Before we begin this review, I feel inclined to mention that I’m really not a fan of the whole fuzzed-out, lo-fi, unbelievably stoned beach pop thing that’s going on right now. For me, “buzz bands” rarely ever live up to the ridiculous amounts of hype they’re able to generate thanks to the miracle of the internet, but the bands in this awful, mutant genre are some of the worst offenders I’ve heard cheap dab recyclers in a long time. I mean, there were at least a few albums I enjoyed from the psych-folk craze – the hipster’s genre of choice before Wavves rocketed into the blog-o-sphere with the intensity of a thousand bong rips. This is why I immediately assumed I would hate The Drums’ self-titled, debut LP. I felt obligated to listen, however, as I am a fan of lead singer Jonathan Pierce’s previous band, a short-lived and very under-appreciated synth-pop group called Elkland. The Drums have been lumped in with the beach pop brat pack, though it turns out that Mr. Pierce and company aren’t fans of it, either. They’ve stated in interviews that they don’t consider themselves a part of that scene and would, in fact, like to distance The Drums from it. Of course, calling your first single ‘Go Surfing’ and shooting it’s accompanying video entirely on the beach is a strange way of doing so. Still, I gave The Drums a chance and quickly realized that they have been mislabeled.
Much like on Elkland’s one and only LP, Golden, The Drums have written an album-length love letter to the 80s. Elkland was a tribute to bright and bouncy synth-pop acts like Erasure and OMD, and while they’ve retained a lot of that sound with The Drums, you can now clearly hear the dark and romantic influence of another 80s group – The Smiths. This is most apparent right out of the gate as Jonathan Pierce does his best Morrisey impression while singing the first line of the first song, “Best Friend.” “You’re my best friend, but then you died,” he laments as guitarist Jacob Graham plays a riff you’d swear he lifted from Johnny Marr. Everything about this song – the lyrics, the melody and the music – almost seems like a parody of The Smiths. Thankfully this isn’t the case throughout the whole album. There isn’t a single original idea to be found, of course, but you get the impression that originality isn’t something The Drums are really going for. Again, this is a love letter. The Drums absolutely adore the music of the 80s and while it makes for a completely unoriginal album, it does give them the ability to sound like one of the most authentic of the bands that have participated in the new wave revival over the last 10 years.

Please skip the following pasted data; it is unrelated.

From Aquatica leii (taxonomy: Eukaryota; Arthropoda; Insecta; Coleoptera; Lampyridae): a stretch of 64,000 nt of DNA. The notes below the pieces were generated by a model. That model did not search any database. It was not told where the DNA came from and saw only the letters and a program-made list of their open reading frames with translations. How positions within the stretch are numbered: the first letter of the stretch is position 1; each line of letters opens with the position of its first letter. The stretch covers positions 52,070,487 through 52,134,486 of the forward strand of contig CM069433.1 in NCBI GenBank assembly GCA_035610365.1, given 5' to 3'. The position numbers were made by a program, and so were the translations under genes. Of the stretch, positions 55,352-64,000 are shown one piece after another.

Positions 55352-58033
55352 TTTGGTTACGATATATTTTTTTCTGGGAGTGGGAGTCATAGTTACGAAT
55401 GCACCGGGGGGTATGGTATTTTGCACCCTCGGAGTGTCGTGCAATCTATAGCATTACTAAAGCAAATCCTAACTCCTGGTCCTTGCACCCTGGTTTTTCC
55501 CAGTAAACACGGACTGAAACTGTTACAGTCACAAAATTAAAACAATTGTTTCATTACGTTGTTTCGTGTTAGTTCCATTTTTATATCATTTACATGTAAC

My biggest problem with The Drums and frontman Jonathan Pierce, especially, isn’t the fact that he tends to be a tad too derivative, it’s that everything he’s doing on this album he did so much better with Elkland. The Drums major downfall is a trapping they share with those pesky beach pop bands that Jonathan and I dislike so much. Their music is lo-fi simply for the sake of being lo-fi. For some bands, a lo-fi sound is appropriate and almost necessary to make the music work.
Pavement just wouldn’t have been the same if they applied overblown production techniques and flawless arrangements to their recordings. Could you imagine if Stephen Malkmus used auto-tune? But Pavement managed to create their own brand of sloppy, college rock that was also just plain good and didn’t need slick studio tricks to help them establish their band as one of the most influential in rock history. The Drums are too influenced by others to be influential themselves. The Elkland record was really over the top. The songs contained the same huge, sing-along choruses that Pierce maintains in The Drums but they were supported by lush arrangements and the music was produced and engineered without sparing a single resource. He seems to have lost this sense of craftsmanship, however, and his songs fall flat without it.